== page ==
I was going to post this sooner but I strained my back on Friday working on this. I mounted the table saw and motor and tried it out. It sounds good and cuts very well. When I put the top on it was a little difficult getting the blade aligned with the miter slot, but in the end I got it within half a thousandth. The rip fence was much easier to align. Just loosen the two bolts on the top and move where you need it. The micro adjust works great. Since my shop is so small I really needed th...
I’m very fortunate to have a sawyer close by that caters specifically to hobbyists. These are very knowledgable and nice folks. Shameless plug: Hobby Hardwood Alabama Here is a photo of the first batch of rough sawn cherry I chose: I recently reconfigured and upgraded my dust collector http://lumberjocks.com/projects/95715 which worked out great because I jointed and planed most of this wood in preparation for this build. This picture shows how well the thien baffle worked:...
It was amazing I got the base mostly together and without extra parts. I have the rear trunon to assemble still due to the paint was not dry. I used a large box as a paint booth and painted the two base half’s. I got the base together. The rod that moved the table up and down to adjust the blade depth I left it in because I was concerned about getting the gear that is inside located in the correct place in relation to the screw that it moves. Once together you cannot see inside t...
Two years ago i was introduced to high school wood working. I was formerly familiar with the trade and tools as my great uncle and grandfather were both career woodworkers making fine furniture. Ever since i made my first project the dream has been for a roll top , well its been three courses and 250 hours later , i have been all allowed to begin construction on my desk. This blog will be about building that desk. More for me to track my progress than anything but anyones welcome to come lea...
On February 15th I bought a 1945 or about that Delta Milwaukee Table saw and Jointer combo with a Delta 1hp motor on a stand off of Craigs list. After I got it home i needed some info about it and was looking on OWWM site and found a table saw and jointer that looked like what I had Link to sawIt turns out this was the exact saw I had bought down to the green paint on the table saw. It was still in the same garage that the picture was taken in. That was in Lebanon Oregon.I thought it was neat...
I’ve been wanting to build a bench for a long time now. My brother bought me a LV large vise quite awhile ago which had been the major money stumbling block at the time. Well life happens and I never built the bench. I have been using an old oak table that I had scrounged from somewhere, here it is: So today being “Louis Reil Day”...an excuse for the government to give us a day off in February… I figured I’d catch up on some projects that have been sittin...
I have a cnc router and have used it heavily in my shop because it is an extremely useful tool. However, it is not really the quickest and easiest tool to use. To make a simple cut, I have to go through as many as 3 programs, make a few calculations, set up the workholding, etc, etc. It was getting old for simple work. I was just about ready to go out and buy a sawstop and a router table, but then I thought, why not make a simple program that will make the router into a very easy tool to ...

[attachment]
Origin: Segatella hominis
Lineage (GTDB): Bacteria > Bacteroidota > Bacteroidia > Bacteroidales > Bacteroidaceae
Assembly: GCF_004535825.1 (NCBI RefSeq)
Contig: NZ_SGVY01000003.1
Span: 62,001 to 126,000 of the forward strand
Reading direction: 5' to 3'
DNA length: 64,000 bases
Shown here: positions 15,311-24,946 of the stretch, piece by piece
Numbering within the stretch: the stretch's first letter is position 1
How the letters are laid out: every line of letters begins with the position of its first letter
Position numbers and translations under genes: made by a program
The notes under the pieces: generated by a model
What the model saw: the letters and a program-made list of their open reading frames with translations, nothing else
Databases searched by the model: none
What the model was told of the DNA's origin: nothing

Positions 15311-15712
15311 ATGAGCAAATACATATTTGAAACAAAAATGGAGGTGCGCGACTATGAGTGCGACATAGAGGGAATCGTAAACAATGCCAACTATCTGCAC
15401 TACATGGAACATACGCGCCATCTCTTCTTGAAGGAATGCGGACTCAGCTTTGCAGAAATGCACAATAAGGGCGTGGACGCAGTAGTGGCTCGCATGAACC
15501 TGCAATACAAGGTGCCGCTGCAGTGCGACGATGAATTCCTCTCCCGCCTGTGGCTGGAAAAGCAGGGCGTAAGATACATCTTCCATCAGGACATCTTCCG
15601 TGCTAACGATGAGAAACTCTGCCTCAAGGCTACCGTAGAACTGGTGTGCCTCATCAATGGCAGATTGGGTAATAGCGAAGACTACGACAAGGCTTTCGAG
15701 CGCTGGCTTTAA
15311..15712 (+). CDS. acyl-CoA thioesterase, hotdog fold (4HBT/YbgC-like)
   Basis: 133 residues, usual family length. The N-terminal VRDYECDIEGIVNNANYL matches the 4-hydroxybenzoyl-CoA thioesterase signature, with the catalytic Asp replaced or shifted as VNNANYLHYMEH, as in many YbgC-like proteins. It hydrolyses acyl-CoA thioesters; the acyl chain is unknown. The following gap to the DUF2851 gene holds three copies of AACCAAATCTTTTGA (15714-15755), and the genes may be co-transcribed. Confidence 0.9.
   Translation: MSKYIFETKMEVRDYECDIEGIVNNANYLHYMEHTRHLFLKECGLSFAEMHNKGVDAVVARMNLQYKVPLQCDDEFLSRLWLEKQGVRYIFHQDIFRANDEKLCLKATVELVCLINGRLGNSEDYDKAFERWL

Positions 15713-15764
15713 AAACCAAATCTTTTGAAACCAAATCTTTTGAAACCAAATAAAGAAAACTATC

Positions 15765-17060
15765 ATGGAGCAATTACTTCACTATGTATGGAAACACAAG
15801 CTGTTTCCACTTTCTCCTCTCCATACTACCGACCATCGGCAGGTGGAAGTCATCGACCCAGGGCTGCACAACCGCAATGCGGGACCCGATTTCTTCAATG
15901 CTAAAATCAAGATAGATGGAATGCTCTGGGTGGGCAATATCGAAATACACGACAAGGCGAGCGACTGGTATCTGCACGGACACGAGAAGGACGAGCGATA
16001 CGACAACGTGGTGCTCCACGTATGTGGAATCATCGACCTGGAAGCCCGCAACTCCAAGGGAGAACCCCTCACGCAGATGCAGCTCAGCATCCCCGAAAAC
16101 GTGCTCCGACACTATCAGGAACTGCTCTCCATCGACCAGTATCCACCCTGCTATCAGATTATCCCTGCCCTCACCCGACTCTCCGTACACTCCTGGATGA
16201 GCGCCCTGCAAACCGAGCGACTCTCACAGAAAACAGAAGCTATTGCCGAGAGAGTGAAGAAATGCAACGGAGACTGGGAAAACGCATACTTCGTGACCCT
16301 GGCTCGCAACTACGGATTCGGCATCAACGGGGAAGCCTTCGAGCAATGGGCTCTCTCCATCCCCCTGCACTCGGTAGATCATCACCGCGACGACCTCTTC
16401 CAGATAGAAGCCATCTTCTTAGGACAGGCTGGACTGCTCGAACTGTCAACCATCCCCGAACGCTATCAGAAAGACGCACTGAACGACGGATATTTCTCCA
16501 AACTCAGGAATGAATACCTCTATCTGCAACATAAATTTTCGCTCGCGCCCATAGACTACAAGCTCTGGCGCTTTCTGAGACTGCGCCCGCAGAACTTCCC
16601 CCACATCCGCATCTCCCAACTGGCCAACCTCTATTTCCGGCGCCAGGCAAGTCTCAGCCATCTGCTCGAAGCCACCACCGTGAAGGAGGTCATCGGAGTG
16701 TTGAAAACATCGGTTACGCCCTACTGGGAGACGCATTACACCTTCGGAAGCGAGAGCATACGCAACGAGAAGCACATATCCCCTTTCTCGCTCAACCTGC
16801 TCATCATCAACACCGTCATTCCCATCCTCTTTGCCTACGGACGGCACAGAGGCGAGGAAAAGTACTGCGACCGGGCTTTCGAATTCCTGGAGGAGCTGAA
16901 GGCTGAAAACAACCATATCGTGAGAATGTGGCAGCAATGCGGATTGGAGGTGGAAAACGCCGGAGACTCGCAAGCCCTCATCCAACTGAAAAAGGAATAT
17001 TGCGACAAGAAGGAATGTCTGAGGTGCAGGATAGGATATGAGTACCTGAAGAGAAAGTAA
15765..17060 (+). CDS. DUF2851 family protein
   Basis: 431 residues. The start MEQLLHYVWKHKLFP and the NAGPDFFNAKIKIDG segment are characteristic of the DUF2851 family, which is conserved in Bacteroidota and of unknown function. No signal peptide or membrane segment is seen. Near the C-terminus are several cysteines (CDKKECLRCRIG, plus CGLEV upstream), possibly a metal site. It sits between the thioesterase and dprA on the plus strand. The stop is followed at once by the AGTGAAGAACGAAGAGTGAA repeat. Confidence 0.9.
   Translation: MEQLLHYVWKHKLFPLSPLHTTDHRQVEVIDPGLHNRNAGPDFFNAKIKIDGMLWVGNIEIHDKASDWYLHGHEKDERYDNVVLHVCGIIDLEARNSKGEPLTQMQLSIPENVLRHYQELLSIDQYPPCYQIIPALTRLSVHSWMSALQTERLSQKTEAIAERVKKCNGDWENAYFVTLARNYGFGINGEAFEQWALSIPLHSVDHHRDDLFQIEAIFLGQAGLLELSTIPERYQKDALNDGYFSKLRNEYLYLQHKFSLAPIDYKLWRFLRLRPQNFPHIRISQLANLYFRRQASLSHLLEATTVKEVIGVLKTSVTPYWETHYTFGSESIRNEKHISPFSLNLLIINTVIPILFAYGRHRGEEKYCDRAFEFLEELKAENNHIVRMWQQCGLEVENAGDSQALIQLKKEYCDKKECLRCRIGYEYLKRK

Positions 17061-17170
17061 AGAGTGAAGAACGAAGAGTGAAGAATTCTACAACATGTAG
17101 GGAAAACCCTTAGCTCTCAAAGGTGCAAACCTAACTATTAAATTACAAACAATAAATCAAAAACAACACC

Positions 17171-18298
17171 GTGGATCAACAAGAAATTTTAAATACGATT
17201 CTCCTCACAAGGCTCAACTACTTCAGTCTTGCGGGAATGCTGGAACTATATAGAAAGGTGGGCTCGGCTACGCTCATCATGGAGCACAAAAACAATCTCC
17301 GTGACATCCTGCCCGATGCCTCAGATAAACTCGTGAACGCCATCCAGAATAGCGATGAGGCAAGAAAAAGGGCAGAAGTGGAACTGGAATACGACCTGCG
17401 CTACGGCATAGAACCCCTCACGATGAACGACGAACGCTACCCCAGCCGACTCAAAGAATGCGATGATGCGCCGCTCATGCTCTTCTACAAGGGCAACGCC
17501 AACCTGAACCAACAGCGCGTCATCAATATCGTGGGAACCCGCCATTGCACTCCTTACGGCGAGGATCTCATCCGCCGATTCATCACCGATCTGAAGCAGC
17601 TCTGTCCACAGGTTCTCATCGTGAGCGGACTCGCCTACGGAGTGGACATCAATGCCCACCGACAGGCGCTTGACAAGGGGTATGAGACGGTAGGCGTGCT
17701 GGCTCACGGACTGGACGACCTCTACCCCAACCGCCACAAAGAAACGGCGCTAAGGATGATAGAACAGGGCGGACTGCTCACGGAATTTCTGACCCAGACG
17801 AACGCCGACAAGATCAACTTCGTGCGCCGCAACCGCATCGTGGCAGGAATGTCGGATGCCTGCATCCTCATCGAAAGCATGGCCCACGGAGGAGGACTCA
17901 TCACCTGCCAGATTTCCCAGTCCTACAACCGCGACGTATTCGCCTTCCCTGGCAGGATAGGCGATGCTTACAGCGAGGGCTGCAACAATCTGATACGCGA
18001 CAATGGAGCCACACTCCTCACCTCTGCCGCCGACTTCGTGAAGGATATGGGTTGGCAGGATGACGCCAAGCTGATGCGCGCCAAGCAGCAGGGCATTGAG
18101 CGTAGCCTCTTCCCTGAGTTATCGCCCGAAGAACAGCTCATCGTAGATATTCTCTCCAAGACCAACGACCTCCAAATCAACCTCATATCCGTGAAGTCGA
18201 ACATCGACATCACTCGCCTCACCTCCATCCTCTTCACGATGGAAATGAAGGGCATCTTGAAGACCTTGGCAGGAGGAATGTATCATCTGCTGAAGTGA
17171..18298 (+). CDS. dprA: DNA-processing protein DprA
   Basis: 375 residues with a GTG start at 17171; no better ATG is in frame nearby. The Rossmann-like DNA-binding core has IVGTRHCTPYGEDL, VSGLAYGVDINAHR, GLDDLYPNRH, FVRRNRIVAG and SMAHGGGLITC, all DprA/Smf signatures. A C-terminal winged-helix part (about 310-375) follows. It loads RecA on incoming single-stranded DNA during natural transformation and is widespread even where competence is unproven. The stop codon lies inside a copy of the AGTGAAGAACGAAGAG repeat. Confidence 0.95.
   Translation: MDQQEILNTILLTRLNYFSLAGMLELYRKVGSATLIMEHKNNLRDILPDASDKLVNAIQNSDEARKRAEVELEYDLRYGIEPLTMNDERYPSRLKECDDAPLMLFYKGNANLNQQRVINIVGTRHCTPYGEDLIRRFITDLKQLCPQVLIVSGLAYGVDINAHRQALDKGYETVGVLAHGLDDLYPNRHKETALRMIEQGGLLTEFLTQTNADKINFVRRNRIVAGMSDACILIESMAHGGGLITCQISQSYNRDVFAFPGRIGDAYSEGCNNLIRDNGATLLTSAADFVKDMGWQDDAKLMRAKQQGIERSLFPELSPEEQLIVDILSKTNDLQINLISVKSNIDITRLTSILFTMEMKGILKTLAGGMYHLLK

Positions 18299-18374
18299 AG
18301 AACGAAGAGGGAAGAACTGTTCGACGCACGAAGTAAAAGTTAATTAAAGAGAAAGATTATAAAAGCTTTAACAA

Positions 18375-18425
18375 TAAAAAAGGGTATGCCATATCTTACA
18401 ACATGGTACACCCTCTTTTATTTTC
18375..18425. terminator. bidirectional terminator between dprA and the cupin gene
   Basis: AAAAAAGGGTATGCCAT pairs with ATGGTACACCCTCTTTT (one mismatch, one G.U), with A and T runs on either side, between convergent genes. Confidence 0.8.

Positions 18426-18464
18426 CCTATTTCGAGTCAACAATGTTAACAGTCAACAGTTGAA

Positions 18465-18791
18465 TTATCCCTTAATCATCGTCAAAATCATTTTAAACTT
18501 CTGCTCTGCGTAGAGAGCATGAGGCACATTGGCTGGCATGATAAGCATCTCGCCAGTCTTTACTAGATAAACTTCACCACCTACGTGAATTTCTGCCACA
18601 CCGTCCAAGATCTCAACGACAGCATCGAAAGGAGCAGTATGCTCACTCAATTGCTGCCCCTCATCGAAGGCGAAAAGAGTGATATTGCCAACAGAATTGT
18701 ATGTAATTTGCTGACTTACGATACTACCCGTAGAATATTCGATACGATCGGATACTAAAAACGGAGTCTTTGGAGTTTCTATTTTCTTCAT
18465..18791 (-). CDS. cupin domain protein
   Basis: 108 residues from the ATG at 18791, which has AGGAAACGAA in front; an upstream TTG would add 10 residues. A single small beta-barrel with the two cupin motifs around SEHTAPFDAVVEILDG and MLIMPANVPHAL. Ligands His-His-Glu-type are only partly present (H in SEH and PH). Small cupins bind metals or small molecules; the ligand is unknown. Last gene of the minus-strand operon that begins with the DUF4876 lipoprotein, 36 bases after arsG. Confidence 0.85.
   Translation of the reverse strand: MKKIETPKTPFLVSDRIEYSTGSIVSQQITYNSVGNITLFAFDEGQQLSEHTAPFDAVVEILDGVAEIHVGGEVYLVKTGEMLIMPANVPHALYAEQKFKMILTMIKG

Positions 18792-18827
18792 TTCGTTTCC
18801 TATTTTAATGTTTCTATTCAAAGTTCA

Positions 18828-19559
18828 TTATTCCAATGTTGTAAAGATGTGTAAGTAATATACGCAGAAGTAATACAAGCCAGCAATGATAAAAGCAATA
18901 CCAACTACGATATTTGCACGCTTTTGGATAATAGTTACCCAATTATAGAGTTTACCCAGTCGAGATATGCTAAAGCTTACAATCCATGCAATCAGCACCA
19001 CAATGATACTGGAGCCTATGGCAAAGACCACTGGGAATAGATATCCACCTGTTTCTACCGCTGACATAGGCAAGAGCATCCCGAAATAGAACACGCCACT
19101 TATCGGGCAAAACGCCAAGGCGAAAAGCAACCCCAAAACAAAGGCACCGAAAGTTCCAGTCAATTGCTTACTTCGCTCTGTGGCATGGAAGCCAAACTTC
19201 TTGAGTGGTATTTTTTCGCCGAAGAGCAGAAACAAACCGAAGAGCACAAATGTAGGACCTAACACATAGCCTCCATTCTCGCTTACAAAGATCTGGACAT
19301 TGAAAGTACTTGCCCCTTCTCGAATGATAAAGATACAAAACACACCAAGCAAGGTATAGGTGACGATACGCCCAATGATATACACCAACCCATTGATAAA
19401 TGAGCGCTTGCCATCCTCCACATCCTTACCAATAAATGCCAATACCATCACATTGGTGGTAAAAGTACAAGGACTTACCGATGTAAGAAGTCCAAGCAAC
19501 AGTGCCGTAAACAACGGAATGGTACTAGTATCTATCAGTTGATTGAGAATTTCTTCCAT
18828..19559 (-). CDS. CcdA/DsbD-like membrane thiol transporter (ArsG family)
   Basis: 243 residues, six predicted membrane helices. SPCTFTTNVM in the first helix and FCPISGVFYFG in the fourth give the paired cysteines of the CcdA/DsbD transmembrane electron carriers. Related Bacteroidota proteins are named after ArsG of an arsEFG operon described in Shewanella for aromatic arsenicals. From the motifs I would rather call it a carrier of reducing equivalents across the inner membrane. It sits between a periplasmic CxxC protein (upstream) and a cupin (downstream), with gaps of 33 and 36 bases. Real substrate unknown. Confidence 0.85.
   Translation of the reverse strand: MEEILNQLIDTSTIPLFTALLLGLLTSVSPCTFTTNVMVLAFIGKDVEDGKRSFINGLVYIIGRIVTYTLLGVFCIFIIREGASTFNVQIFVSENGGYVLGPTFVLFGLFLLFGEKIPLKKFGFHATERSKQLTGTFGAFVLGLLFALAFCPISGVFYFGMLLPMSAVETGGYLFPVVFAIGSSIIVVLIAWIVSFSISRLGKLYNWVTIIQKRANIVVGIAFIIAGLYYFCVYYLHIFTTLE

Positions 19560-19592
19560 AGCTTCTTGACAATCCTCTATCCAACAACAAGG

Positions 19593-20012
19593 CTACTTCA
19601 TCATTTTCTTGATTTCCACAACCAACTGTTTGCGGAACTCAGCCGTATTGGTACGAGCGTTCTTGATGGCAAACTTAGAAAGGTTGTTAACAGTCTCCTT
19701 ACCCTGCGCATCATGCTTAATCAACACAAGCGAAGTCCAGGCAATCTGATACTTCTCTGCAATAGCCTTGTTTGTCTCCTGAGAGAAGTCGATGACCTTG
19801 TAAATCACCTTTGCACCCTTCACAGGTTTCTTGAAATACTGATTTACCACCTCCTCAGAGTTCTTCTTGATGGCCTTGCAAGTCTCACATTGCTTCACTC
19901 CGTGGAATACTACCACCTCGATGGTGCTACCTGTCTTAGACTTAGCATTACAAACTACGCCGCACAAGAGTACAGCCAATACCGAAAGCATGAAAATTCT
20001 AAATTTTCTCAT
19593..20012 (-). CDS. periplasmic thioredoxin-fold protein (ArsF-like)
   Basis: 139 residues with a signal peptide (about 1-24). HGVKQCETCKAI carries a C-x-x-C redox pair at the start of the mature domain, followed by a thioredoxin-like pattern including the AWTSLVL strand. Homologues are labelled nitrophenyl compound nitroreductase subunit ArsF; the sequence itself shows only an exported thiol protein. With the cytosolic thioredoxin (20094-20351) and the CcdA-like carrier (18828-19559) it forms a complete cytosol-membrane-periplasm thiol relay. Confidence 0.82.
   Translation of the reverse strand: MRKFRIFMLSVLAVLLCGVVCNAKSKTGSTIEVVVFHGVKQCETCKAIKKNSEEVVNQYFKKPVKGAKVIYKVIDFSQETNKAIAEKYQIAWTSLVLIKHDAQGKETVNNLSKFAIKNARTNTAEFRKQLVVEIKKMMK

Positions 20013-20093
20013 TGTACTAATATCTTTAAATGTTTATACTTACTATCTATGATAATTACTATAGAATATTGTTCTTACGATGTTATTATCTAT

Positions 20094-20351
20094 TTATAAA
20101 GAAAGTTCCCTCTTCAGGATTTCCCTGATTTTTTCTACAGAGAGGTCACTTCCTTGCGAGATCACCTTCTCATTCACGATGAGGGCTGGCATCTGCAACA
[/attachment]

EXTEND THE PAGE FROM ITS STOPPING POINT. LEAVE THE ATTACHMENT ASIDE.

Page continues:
The 8th video in a series about building a Allan Little designed work table with a multifunctional top. In this video, I laminate and drill the holes in the top. http://www.youtube.com/watch?v=BErFepHO9C4&list=UUd5zJvEvBsWALUYaChpNX8Q&feature=share
"adirondack chair making" #1: my first adirondack chair was made in 1995, now two decades later, I am still at it
when I was a freshman in high school (1995), I won the end of the year award for woodshop when I produced an Adirondack Chair. Now 2014, I am still at it. I only get better and better at them. Now I am giving them some Texas, southwestern, rustic flare with a cut-out the shape of the state. I now make Adirondack chairs on a weekly basis mostly for therapy. But I sell them too. In post(s) to follow I will explain more about Adirondack chair making.
Alright, the legs were glued up in part one. Since then I milled them to final dimensions by jointing on two sides, then running them through the table saw just oversized. The legs were then ran through the planer to get the final size I was looking for. Using the table saw to get the bulk of the waste off reduced the amount of shavings from the planer that had to go through the dust collector. The next step was to create the lower side stretchers. The rough lumber was milled 1 ¾”...
- My Journey As A Scroll Saw Pattern Designer - 1266 parts
- Extremely Average - 324 parts
- Workshop Development - 95 parts
- A journey into the workshop. - 88 parts
- Daily Update - 87 parts
- Just for Fun... - 82 parts
- "Hobbit Holes in MyWorld" --by RusticWoodArt - 77 parts
- As The Lathe Turns - 75 parts
- WoodWriting Haiku Thursday's --by RusticWoodArt - 74 parts
- The Craftsman's Path - 67 parts
- Sheila Landry (scrollgirl) - 1288 entries
- frank - 417 entries
- degoose - 388 entries
- dbhost - 370 entries
- Ecocandle - 325 entries
- MsDebbieP - 311 entries
- Karson - 301 entries
- Martin Sojka - 297 entries
- William - 257 entries
- Betsy - 221 entries
- mafe - 216 entries
- Stevinmarin - 212 entries
- Gary Fixler - 204 entries
- Todd A. Clippinger - 187 entries
- Rustic - 184 entries
- Chris Davis - 183 entries
- shipwright - 168 entries
- PurpLev - 163 entries
- BritBoxmaker - 161 entries
- stefang - 148 entries